好运快3腾讯app_EU pushes Bulgarian for top job at IMF

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Worl好运快3腾讯appd Bank CEO Kri好运快3腾讯appstalina 好运快3腾讯appgeorgieva addresses d好运快3腾讯appuring the opening of COP24 UN Climate Change Conference 2018 in Katowice, Poland, Dec 3, 2018. [Photo/Agencies]

But move has raised doubts about European domination of governance

The European Union has decided to put forward World Bank official Kristalina Georgieva as their candidate to replace Christine Lagarde as head of the Washington-based International Monetary Fund. But the move has raised doubts about the European domination of the organization that fosters global financial stability.

The EU's nomination of Georgieva, a Bulgarian economist, came after two days of negotiations and two rounds of contested votes in a selection process led by French Finance Minister Bruno Le Maire. Other candidates include former Dutch finance minister Jeroen Dijsselbloem, Portuguese Finance Minister Mario Centeno, Bank of Finland Governor Olli Rehn and Spanish economy minister Nadia Calvino.

If approved by IMF's board in October, Georgieva would be the first East European to head the organization. All 11 IMF chiefs since 1946 have been West Europeans. Under an informal agreement between Europe and the United States, the World Bank is headed by a US citizen and the IMF by a European. Together, they control 46 percent of the IMF vote.

"Ms Georgieva certainly has strong credentials in the world of international finance and is likely to do a competent job managing the economic and political challenges the IMF faces," Eswar Prasad, a professor at Cornell University and a former chief of IMF's China Division, told China Daily on Monday.

"However, the process of her nomination, which was orchestrated by a set of advanced European countries, still reeks of a global governance system that is dominated by advanced economies who put their interests first."

Christine Lagarde (R) talks to Kristalina Georgieva in a 2018 file photo. [Photo/IC]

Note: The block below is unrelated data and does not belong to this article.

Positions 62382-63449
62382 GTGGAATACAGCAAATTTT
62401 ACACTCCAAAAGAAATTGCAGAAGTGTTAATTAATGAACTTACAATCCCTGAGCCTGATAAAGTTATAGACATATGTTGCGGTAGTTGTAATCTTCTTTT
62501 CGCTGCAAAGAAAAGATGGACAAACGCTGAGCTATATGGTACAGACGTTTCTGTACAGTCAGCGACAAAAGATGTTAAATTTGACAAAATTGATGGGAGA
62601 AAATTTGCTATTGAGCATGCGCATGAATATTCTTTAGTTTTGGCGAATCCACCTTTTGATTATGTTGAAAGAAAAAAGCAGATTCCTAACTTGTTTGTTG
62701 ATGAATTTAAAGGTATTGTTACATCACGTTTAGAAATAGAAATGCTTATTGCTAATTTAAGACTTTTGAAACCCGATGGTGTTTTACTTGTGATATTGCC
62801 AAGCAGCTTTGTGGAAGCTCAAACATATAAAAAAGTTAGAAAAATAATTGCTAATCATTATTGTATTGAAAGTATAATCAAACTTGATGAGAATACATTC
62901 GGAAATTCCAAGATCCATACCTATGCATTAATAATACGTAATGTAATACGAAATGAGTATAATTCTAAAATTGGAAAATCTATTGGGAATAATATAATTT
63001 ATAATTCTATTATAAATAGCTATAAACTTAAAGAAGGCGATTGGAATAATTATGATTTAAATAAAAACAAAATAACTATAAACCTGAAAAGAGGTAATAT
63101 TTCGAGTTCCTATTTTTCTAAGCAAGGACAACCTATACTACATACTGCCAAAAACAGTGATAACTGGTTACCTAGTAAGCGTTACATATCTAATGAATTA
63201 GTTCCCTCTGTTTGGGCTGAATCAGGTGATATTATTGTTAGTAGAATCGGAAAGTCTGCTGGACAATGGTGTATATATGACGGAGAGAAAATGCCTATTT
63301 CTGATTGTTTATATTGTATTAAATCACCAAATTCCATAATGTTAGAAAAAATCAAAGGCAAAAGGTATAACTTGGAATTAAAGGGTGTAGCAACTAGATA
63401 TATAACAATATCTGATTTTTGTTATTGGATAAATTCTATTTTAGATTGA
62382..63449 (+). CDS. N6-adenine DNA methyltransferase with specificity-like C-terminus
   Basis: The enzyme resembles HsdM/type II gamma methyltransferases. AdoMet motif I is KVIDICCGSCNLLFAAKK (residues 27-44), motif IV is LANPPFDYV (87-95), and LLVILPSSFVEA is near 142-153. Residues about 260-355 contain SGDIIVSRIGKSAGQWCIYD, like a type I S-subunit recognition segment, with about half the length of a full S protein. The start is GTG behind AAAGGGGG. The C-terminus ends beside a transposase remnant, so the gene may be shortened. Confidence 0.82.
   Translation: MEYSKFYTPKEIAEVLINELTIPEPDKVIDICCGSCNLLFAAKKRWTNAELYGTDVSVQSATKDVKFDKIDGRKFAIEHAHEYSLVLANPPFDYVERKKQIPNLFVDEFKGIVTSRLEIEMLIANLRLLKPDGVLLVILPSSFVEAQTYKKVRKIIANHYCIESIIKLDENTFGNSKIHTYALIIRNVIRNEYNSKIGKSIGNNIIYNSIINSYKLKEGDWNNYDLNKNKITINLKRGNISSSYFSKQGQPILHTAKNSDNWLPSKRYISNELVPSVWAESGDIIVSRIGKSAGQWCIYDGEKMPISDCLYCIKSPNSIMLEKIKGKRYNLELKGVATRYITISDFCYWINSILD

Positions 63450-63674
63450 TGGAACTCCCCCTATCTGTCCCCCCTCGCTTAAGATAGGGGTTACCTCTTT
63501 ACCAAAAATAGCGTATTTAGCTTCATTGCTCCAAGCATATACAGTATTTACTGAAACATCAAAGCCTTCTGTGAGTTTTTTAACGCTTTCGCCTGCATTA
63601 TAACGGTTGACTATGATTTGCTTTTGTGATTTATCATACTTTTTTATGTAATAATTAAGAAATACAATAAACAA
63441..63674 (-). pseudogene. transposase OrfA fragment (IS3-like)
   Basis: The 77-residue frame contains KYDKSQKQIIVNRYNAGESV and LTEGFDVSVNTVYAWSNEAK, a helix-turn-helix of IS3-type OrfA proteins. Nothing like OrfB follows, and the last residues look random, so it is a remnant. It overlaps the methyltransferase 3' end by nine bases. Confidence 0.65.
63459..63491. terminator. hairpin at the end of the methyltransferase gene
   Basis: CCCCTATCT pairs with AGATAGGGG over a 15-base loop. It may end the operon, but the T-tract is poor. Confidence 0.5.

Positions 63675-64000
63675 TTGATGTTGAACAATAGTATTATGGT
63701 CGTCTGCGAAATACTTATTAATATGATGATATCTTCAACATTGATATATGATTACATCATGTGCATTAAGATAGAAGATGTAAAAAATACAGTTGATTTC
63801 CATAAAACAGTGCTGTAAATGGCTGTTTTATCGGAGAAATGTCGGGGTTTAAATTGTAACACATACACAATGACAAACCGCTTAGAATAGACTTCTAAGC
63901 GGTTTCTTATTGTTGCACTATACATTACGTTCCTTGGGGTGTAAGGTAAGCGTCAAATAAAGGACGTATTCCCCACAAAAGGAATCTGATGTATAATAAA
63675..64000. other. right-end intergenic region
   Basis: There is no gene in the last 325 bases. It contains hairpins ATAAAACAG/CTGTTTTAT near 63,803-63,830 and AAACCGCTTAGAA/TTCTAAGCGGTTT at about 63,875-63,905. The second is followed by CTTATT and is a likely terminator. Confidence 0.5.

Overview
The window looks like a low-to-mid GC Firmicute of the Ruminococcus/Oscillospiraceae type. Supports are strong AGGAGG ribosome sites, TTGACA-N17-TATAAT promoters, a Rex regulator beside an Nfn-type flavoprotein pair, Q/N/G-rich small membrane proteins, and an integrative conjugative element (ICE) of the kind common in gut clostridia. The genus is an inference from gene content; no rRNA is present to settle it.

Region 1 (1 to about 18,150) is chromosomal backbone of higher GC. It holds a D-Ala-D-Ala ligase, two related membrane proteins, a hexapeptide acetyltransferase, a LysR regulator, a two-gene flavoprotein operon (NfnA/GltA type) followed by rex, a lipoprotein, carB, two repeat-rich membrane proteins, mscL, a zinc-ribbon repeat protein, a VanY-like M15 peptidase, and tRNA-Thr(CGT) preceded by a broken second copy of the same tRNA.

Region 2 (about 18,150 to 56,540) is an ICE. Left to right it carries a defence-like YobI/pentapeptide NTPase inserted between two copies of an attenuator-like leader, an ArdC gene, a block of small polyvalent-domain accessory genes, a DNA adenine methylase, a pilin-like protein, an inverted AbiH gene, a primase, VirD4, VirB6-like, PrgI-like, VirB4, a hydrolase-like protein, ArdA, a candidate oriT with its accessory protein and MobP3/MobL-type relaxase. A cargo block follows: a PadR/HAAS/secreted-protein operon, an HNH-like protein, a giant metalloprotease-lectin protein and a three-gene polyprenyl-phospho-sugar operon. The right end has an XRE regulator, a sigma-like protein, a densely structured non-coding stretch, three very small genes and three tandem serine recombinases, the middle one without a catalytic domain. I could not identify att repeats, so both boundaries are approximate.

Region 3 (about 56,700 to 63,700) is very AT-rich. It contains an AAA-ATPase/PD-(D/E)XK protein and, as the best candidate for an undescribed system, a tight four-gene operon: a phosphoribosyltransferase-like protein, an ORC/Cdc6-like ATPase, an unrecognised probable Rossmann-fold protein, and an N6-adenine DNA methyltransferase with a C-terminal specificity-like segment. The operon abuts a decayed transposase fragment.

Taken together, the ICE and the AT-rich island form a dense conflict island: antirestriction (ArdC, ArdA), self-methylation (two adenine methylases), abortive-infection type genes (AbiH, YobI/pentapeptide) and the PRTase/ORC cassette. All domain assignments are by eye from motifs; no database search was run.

Prasad said the outcome points to the lack of unity among emerging market economies, whose competing interests and lack of cooperation have yet again prevented them from mounting a cohesive challenge to the existing international order.

The IMF board of directors would need to change its rules to let Georgieva succeed Lagarde, who resigned last month to take the job as president of the European Central Bank. Managing directors are now required to take office before turning 65; Georgieva will turn 66 on Aug 13.

Ferdinando Giugliano, an editorial board member of Financial Times, wrote on Monday on his Twitter that Georgieva "is a strong contender to head the IMF, but Europe has no divine right to this post".

"There should be other candidates - from Mark Carney to Tharman Shanmugaratnam - and the IMF board should simply pick the best." Carney is the governor of Bank of England and holds Canadian, British and Irish citizenships while Shanmugaratnam is chairman of Monetary Authority of Singapore.

In a Bloomberg column on Monday, Giugliano argued that the world economy is changing as Europe's share of global income continues to fall. "At a fraught moment for international politics and economics, the IMF needs the best possible head regardless of where she or he comes from. A selection based truly on merit is far better than an anachronistic America-European stitch-up," he wrote.

Writing in The Guardian newspaper on Monday, Amanda Khozi Mukwashi, chief executive of Christian Aid, a relief and development agency in UK and Ireland, said that the new IMF chief should not be chosen by Europe alone.

"As the world becomes ever more politically polarized and vulnerable to populist leadership, and as the US turns away from multilateralism and takes a skeptical approach on the climate crisis, there is all the more reason for these major institutions - which are so keen to boast of their globalist credentials - to take an inclusive, merit-based approach to what ought to be a diversified recruitment process," she wrote.

"The coming window for new leadership is an opportunity for the IMF to demonstrate a different model that is democratic and -crucially - inclusive of candidates from the global south. IMF, like the World Bank, needs to modernize, or it is in danger of outliving its usefulness to the world," she said.

The European Commission does not have a formal role in the selection of an IMF chief, but spokeswoman Mina Andreeva said at a news conference in Brussels on Friday: "We do support the nomination of a European candidate, who can make an effective contribution to the IMF's global mission of maintaining the stability of international economy."